March 24, 2014


Fists in the Pocket (Marco Bellocchio, 1965). A heavy atmosphere of disruption, family and home gleefully ruined.

March 22, 2014

“Or like Turner in Performance, with his drugs and exotic rugs”


Mick Jagger as Turner in Performance (1970). Tom Hiddleston as Adam in Only Lovers Left Alive (2013). Blog title from my piece on Only Lovers Left Alive, post-NZFF last year (link). Could have added “and his books and his heroes”, William Burroughs in both. Coincidentally, Only Lovers Left Alive was almost the title of a Rolling Stones film in the 1960s (details).

March 21, 2014

Mick Jagger

Performance (Donald Cammell and Nicolas Roeg, 1970). All week, since the death of L’Wren Scott, Jagger’s voice has seemed so poignant on the sad songs – “Sister Morphine”, “Memory Motel” – and for the first time ever, he has seemed vulnerable in public. If Keith Richards has become more loved over the years than Jagger (you can’t imagine a Jagger memoir outselling the Richards one) it’s because Richards has had those very human qualities – vulnerability, flaws, a sense of humour – that Jagger buried. There was a very basic polarity established sometime in the 1970s – one as artificial and dilettantish and one as rebellious and authentic; one as a mimic and one as his true self – that has left both playing characters ever since. No one saw Performance in 1970 but it surely had a part to play in the way that mimicry was taken as a kind of reality.

March 17, 2014


David Lynch: “How would you like to be remembered?”

Harry Dean Stanton: “It doesn’t matter.”

March 16, 2014


Bronson (Nicolas Winding Refn, 2008). If A Clockwork Orange had been adapted by Ken Russell.

March 14, 2014

“When you’re nothing, there’s no problem”

Harry Dean Stanton: Partly Fiction (Sophie Huber, 2012). Remaining undiscovered, not wanting to be discovered, this many – 170? 200? 250? – films later. Songs as communication and as masks.

March 8, 2014

Their boredom

La Notte (Michelangelo Antonioni, 1961). Golf and tennis, cars and parties.

March 6, 2014

The revenge of Iris Steensma

Spring Breakers (Harmony Korine, 2012). This film is Taxi Driver if Iris herself had been encouraged or empowered to take revenge.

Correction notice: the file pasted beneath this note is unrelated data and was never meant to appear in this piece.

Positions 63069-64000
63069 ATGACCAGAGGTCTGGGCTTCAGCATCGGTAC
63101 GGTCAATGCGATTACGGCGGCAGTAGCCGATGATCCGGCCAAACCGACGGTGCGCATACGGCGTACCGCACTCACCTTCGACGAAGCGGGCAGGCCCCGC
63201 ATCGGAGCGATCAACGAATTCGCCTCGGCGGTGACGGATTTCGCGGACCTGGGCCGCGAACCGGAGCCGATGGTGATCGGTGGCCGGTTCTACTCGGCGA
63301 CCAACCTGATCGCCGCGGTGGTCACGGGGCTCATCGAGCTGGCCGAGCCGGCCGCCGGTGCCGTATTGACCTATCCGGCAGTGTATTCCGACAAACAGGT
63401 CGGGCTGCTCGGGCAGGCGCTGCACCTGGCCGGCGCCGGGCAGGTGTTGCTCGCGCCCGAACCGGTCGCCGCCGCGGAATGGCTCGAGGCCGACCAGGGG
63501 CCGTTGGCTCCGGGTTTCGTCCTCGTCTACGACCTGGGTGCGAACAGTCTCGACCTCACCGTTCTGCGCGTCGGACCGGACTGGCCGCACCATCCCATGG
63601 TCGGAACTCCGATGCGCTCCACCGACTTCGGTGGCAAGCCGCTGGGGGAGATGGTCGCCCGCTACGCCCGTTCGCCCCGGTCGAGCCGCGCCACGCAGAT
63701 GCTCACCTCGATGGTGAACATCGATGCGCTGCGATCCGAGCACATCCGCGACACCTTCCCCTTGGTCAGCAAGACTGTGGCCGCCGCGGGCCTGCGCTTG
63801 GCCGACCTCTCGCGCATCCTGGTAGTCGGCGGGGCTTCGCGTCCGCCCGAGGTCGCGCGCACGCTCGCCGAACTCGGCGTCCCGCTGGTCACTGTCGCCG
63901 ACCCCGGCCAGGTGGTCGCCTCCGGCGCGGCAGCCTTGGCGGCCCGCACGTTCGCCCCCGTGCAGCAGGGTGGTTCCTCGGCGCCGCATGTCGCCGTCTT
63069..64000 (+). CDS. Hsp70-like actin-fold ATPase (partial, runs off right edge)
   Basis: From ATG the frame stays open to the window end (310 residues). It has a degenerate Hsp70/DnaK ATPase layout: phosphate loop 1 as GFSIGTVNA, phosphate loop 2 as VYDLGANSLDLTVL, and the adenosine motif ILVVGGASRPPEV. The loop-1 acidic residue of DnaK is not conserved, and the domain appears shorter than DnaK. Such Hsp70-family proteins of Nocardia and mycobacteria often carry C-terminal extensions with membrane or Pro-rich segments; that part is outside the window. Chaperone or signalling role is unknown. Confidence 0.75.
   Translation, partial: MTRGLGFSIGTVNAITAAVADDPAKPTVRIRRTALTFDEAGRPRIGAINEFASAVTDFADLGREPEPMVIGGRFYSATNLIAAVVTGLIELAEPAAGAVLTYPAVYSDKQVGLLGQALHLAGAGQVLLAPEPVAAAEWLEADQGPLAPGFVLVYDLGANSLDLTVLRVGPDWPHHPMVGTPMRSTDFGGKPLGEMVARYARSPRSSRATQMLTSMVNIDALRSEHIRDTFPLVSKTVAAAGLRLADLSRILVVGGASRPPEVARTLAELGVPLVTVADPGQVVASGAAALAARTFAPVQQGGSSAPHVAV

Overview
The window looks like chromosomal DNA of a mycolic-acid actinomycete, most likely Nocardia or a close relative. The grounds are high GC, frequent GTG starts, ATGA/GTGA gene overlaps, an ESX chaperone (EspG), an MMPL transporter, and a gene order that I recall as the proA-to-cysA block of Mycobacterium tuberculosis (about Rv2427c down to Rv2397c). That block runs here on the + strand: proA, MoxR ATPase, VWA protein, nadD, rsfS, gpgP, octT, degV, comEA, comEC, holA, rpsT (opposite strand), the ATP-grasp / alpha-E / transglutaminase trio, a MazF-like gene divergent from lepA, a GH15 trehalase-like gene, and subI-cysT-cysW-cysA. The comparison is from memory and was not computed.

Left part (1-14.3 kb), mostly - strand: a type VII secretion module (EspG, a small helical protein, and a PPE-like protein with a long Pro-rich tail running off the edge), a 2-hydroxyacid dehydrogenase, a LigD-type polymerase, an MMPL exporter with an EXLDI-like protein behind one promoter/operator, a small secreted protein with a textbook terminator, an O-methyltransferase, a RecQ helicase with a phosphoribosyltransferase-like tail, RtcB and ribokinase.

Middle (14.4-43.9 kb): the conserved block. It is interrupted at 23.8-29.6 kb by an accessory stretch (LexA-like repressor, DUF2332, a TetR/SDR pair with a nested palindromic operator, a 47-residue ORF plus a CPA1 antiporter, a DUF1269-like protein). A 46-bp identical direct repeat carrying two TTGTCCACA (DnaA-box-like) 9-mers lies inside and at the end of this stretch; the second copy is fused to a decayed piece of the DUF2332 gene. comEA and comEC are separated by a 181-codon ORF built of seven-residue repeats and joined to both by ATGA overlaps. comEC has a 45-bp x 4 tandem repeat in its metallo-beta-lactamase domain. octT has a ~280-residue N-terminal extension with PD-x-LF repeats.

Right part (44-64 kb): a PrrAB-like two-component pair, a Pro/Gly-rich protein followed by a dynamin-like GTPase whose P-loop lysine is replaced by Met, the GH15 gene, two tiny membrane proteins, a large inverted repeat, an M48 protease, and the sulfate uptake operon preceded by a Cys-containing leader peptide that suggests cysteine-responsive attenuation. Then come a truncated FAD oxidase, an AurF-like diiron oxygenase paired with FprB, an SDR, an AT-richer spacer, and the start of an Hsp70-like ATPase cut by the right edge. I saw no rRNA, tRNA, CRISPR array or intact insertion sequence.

March 4, 2014

‘‘Show me the cellar’’

The Conjuring (James Wan, 2013). Horror Retromania. The hauntings in this fact-based (aren’t they all?) early 70s-set horror can feel like a warm-up for the Amityville story that came later in the same decade, with bits of The Exorcist and The Birds thrown in. Creaky old houses, the creepiness of toys and mirrors, sleeping children, mysterious noises, stopped clocks, secret basements, heroic priests, paranormal-research technology: director James Wan (Saw) and cinematographer John Leonetti – great subjective camera set-ups – deliver old-fashioned shocks with intense regularity. But the best feature might be Patrick Wilson and Vera Farmiga (above) as demonology duo Ed and Lorraine Warren who appear like a Masters and Johnson of the paranormal. You could call it Masters of Ghostbusting and it makes sense that a franchise will follow. Incidentally, this must be the only horror film in which “Caroline, no!” appears as a line of dialogue.

March 2, 2014

Lost moments, rare brilliance

Tabu (Miguel Gomes, 2012). In the shadow of Mt Tabu, in the shadow of film history. Romance and the varieties of storytelling.

March 1, 2014

“I saw us travelling far away together, all the places I’ve always longed to go”

Her (Spike Jonze, 2013). Blog title from Brief Encounter, quoted in The View from the Train: Cities & Other Landscapes by Patrick Keiller.